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Titanium bike parts, fresh out of the 3D printer

Design firm Industry embraced 3D printing to build a titanium bike it calls the Solid. The technology can't yet produce an entire bike, but Industry used it to make 90 percent of the Solid bike's frame, including these complicated elements. 3D printing will usher in an age of products tailored to individual body shapes and sizes, the company believes.

Photo by: Industry

Industry's Solid 3D-printed bike

The Solid bike is designed for urban transit -- but its real reason for existence is to let Industry suss out future design, engineering and manufacturing trends.

Photo by: Industry

Life-size sketch of Industry's Solid bicycle

To design the Solid bike, Industry staff combined full-size drawings, computer-aided design software from Autodesk and 3D-printed prototype parts.

Photo by: Industry

Solid: a bike with a mobile app

The Solid is accompanied by an app to explain the bike and plot interesting bike routes through Portland, Ore., where Industry is based.

Photo by: Industry

3D-printed plastic prototypes

Prototype elements were 3D printed out of plastic to start with.

Photo by: Industry

Get a grip: 3D-printed titanium parts

The Solid combined 3D-printed components like this handlebar grip and brake lever with conventional titanium tubing in some areas, such as the rest of the handlebar. Industry aimed for a sleek design by routing cables inside the frame; the brake cable can be seen entering the handlebar right next to the brake lever mount.

Photo by: Industry

Printed titanium parts in the rough

3D printing uses a process called laser sintering to fuse titanium powder into parts. Once the parts are 3D printed, finishing touches like smoothing and polishing are applied.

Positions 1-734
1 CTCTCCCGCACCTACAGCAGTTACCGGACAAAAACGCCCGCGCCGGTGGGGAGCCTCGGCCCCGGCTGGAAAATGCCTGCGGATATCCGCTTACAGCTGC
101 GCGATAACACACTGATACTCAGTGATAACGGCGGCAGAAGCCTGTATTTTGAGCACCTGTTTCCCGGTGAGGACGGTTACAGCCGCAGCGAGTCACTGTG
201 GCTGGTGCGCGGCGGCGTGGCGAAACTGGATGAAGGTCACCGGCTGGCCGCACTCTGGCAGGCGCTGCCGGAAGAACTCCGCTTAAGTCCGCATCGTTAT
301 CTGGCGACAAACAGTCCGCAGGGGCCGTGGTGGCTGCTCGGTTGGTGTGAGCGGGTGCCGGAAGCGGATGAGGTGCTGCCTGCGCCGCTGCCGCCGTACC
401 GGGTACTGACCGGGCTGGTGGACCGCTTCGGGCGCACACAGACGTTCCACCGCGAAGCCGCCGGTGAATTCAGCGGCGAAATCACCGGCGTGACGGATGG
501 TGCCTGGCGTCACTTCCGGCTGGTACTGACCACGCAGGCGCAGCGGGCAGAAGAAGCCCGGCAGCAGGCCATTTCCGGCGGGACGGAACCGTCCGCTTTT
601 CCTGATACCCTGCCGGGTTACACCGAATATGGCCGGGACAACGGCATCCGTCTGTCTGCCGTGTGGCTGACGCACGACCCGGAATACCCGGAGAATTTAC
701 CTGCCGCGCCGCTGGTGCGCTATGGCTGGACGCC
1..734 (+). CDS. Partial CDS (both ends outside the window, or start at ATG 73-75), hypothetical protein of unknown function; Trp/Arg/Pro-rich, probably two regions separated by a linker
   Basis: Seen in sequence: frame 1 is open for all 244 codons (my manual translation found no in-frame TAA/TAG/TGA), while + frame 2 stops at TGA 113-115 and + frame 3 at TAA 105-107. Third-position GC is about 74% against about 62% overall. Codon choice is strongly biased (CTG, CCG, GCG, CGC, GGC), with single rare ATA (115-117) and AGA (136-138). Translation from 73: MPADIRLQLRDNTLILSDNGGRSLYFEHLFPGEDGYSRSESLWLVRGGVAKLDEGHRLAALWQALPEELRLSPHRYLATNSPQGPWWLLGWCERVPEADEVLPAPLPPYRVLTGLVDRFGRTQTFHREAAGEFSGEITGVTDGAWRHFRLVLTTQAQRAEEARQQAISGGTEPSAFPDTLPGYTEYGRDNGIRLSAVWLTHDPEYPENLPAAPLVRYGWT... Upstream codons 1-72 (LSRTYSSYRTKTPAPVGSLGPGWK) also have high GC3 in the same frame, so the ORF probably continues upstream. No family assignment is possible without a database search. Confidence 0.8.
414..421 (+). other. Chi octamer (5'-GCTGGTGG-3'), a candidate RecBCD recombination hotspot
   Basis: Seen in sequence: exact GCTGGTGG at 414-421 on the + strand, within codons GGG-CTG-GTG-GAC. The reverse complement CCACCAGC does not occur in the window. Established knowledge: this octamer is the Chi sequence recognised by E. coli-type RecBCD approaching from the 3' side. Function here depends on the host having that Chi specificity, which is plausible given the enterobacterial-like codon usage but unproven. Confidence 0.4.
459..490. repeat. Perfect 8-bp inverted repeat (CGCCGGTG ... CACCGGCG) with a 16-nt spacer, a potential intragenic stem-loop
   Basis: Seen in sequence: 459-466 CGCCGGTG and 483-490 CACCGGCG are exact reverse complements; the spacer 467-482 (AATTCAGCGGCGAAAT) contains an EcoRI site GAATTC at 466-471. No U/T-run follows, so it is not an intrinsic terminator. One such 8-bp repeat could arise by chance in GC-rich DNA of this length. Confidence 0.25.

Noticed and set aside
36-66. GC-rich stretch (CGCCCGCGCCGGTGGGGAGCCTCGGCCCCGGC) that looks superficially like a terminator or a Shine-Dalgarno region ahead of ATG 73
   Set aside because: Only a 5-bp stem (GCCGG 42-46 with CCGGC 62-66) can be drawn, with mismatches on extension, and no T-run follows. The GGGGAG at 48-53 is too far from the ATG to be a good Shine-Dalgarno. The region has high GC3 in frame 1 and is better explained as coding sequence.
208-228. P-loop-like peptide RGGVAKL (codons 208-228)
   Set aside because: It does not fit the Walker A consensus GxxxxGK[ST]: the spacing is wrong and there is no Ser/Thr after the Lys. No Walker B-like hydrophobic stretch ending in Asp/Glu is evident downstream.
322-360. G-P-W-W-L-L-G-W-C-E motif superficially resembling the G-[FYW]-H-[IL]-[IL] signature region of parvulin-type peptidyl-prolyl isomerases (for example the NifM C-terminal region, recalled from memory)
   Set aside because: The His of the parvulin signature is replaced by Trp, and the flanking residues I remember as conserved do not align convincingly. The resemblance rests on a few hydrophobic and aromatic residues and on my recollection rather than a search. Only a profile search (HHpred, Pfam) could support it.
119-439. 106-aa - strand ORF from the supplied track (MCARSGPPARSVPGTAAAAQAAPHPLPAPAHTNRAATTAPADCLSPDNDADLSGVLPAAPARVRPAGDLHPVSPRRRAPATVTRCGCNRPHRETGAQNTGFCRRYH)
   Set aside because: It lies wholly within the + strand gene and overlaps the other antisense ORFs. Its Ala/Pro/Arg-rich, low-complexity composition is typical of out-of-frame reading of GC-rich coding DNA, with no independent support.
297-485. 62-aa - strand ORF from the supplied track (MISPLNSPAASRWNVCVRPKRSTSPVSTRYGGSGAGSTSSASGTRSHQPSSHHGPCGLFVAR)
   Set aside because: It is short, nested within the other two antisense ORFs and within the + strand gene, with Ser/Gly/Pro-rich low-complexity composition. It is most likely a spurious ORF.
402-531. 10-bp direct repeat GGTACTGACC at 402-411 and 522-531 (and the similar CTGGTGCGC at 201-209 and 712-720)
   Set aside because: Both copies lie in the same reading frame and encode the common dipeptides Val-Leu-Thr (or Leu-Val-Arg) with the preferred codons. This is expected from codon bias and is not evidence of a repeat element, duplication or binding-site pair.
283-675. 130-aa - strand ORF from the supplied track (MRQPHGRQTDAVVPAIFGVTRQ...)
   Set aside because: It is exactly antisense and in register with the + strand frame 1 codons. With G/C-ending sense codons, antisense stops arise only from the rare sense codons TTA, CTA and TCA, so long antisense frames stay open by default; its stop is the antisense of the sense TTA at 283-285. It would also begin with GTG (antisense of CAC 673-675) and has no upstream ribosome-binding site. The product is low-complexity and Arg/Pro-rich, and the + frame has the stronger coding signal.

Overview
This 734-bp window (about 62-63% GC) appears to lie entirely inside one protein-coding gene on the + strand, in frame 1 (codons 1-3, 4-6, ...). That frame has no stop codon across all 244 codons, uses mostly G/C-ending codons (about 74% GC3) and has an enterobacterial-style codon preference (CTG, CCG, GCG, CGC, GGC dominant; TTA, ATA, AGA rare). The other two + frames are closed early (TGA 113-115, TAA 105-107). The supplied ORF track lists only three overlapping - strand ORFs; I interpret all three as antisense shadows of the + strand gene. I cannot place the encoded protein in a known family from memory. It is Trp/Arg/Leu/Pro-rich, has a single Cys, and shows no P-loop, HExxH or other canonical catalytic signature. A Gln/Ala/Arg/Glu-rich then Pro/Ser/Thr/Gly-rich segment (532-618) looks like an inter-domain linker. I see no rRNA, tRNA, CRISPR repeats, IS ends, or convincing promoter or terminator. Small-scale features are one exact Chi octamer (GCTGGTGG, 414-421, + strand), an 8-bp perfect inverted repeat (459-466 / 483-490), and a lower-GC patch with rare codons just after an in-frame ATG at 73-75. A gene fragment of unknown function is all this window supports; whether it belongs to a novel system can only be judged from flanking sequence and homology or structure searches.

Photo by: Industry

Industry Solid's built-in rack

The Industry Solid has mounting points to attach a custom rack.

Photo by: Industry

Putting a finish on Industry's Solid bicycle

Despite the aid of 3D printing, the finishing process took a lot of manual labor.

Photo by: Industry

Finishing the Solid's stem

The finishing process changes the dimensions of the 3D-printed parts, one aspect of the manufacturing process Industry wanted to study.

Photo by: Industry

Brains of the bike

The Solid has its own GPS electronics for navigation and stolen bike recovery, as well as a small Arduino-based computer. The computer sends buzzing signals to one handlebar or the other when it's time for a rider to make a turn in that direction. The buzzes get more insistent as the turn approaches.

Photo by: Industry

Industry brainstorming room

Industry wanted to study new high-tech areas of design, but it also used traditional paper sketches and printouts to sift through design options.

Photo by: Industry

Iterations: Solid bike frame ideas

Industry considered a range of bicycle frame options for the Solid bike.

Photo by: Industry

Ti Cycles welding the Solid

3D printing can't yet make a whole bike frame. Industry relied on a partner, Ti Cycles, to weld components together and stress-test the result.

Photo by: Industry

Industry Solid 3D-printed titanium bike

The Solid bike has a clean look because gearshift and brake cables are routed inside the frame.

Photo by: Industry

Industry Solid transmission

The Solid uses a Shimano Alfine Di2 11-speed rear hub and a Gates carbon belt drive.

Photo by: Industry

Built-in dynamo-powered headline

The Industry Solid includes a built-in, dynamo-powered headlight so riders don't have to mess with batteries.

Photo by: Industry

Smartphone app to explore by bike

A smartphone app is designed to get people to explore sights in Portland, Ore., by bicycle.

Photo by: Industry

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